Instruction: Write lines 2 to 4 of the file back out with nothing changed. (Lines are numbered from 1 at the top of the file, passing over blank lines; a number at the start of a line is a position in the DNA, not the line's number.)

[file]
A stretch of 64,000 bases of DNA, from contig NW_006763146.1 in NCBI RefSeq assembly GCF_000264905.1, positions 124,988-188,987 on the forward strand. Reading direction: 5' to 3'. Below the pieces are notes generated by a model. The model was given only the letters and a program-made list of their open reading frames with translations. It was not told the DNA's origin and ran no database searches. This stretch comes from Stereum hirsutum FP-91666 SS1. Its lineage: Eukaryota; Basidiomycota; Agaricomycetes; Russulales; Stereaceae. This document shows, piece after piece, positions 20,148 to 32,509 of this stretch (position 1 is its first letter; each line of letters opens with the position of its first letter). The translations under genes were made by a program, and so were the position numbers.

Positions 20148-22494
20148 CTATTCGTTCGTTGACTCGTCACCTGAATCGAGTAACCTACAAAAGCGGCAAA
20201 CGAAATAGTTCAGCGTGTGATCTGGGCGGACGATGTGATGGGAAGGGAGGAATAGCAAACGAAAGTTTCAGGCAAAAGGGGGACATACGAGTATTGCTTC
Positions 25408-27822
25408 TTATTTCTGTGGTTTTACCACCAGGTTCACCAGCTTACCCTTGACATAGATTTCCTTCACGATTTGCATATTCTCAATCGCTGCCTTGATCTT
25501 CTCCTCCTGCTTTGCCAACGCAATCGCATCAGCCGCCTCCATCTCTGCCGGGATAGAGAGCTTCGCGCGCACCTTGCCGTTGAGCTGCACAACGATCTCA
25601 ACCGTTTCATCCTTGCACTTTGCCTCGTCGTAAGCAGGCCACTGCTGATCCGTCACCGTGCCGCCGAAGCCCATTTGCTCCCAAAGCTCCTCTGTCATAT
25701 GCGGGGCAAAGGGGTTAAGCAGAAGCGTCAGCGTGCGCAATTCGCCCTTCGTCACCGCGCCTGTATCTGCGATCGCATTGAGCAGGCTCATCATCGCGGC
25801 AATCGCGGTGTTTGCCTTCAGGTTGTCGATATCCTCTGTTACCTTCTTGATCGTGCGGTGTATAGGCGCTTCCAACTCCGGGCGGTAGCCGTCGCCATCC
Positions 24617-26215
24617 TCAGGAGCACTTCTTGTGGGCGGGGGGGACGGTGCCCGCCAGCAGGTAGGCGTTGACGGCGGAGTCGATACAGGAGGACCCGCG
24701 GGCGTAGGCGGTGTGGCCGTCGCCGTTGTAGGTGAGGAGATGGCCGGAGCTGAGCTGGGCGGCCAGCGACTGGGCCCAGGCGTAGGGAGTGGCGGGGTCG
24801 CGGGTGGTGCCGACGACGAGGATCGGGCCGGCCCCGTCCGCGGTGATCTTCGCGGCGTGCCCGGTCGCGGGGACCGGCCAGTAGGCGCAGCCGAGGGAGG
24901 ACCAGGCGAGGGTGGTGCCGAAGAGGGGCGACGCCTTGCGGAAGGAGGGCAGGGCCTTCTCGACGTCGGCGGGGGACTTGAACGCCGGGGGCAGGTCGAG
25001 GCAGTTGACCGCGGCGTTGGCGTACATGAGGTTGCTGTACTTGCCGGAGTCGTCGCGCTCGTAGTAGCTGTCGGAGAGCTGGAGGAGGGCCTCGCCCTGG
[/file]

Positions 20148-22494
20148 CTATTCGTTCGTTGACTCGTCACCTGAATCGAGTAACCTACAAAAGCGGCAAA
20201 CGAAATAGTTCAGCGTGTGATCTGGGCGGACGATGTGATGGGAAGGGAGGAATAGCAAACGAAAGTTTCAGGCAAAAGGGGGACATACGAGTATTGCTTC